Kelly Fowler’s first daughter was born on Obama’s inauguration day in 2009. In November, almost eight years later, she was preparing both her daughters to celebrate the election and inauguration of the first woman president. Like so many of us, she wasn’t prepared for the outcome of 2016 election. This story and photos of her and her daughter at the Women’s March are the starting point for the short campaign video she has pinned at the top of her Twitter feed. Originally captioned as ‘We have a responsibility to our children’. I was skeptical, as I am apt to be whenever politicians start invoking platitudes about children, be it theirs or in general.
As the video continues, however, I can’t help but think that Fowler isn’t a politician so much as she feels like someone I already know. The voiceover talks about how voters should be able to elect someone they would trust with their children or their aging parents. Someone who they would trust with their finances. Suddenly I’m thinking about my elected officials and how I can hardly trust them to show up to a town hall, never mind with my tax dollars. I’m not one of her constituents (or even a Virginia resident) and somehow Fowler is forcing me to reconsider how I feel about my local politics.
The biography on Fowler’s campaign website is too broad to chronicle in this article, but her myriad of jobs suggests experience and knowledge in some of the most important sectors. She’s been a teacher and also owned her own business. Her husband is in law enforcement. Both of them have extensive histories within the district where her children now attend public school. With a profile so ingrained in the fabric of the 21st District, Fowler doesn’t have to tell me that she understands the district, she’s proven it.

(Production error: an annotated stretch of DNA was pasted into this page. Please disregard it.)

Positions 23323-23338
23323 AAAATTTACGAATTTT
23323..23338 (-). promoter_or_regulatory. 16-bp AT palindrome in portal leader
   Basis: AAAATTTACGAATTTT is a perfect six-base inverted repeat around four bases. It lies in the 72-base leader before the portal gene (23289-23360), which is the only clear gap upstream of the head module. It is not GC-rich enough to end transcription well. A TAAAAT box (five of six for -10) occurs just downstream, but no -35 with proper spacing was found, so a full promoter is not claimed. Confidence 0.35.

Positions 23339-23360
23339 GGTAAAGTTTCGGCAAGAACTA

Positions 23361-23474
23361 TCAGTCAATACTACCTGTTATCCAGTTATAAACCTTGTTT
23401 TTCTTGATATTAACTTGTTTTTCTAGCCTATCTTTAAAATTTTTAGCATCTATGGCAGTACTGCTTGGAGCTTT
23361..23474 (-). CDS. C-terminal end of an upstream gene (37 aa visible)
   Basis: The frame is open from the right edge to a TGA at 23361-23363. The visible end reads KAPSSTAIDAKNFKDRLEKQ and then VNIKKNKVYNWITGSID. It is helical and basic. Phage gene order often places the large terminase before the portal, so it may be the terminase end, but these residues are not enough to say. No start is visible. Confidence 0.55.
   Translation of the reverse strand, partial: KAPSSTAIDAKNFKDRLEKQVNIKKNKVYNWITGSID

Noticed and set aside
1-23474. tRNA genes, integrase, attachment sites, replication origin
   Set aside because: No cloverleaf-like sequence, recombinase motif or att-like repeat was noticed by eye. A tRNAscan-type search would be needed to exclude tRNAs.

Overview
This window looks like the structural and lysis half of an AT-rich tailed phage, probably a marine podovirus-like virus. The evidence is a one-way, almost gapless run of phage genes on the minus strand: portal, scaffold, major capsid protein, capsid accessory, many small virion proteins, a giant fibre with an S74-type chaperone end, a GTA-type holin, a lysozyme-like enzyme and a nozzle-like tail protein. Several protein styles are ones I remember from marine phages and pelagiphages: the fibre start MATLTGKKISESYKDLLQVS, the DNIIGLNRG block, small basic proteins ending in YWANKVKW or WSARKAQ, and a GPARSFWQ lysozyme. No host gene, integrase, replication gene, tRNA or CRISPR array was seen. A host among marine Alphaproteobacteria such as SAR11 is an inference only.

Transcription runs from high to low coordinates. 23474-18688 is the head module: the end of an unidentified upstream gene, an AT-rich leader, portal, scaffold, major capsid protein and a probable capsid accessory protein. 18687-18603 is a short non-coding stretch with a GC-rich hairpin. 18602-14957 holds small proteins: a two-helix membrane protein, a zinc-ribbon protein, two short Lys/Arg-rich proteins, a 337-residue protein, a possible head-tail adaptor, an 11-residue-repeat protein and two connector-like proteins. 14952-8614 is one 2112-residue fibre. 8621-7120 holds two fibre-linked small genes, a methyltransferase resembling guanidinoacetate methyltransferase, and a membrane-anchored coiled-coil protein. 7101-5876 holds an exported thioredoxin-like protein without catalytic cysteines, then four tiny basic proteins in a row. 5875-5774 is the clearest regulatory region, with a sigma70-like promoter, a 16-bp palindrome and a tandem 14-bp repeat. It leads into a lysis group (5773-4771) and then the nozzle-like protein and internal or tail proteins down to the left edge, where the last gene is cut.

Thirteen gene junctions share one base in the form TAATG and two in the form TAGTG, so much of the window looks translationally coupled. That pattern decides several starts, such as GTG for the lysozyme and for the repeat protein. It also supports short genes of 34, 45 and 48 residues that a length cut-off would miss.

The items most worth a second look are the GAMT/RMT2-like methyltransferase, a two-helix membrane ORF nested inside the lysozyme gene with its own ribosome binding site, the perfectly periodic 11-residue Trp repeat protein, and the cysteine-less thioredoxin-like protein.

One look at the issue page on Fowler’s campaign website leaves little room for questions. Think of a progressive cause and she is ready to champion it. Also, her issues page is a refreshing break from the usual style of pages with block paragraphs and vague statements. Fowler notes her personal experience and position on each issue and then offers a few bullet points with specific legislative or policy goals.
Fowler’s opponent, Ron Villanueva, has been in office since 2010 and won the last election by only 1,533 votes out of 11,157. According to a district analysis by the Daily Kos, the lack of district participation means that this race is up for grabs. At the end of August, Fowler’s campaign posted on Twitter that they had knocked on 8,000 doors in the district. Efforts to register more voters and make personal connections could the keys to her success if she can increase voter participation beyond the 22% from the last election.
Visit Kelly Fowler’s website to find out more about her and how you can help in the last few weeks before the election!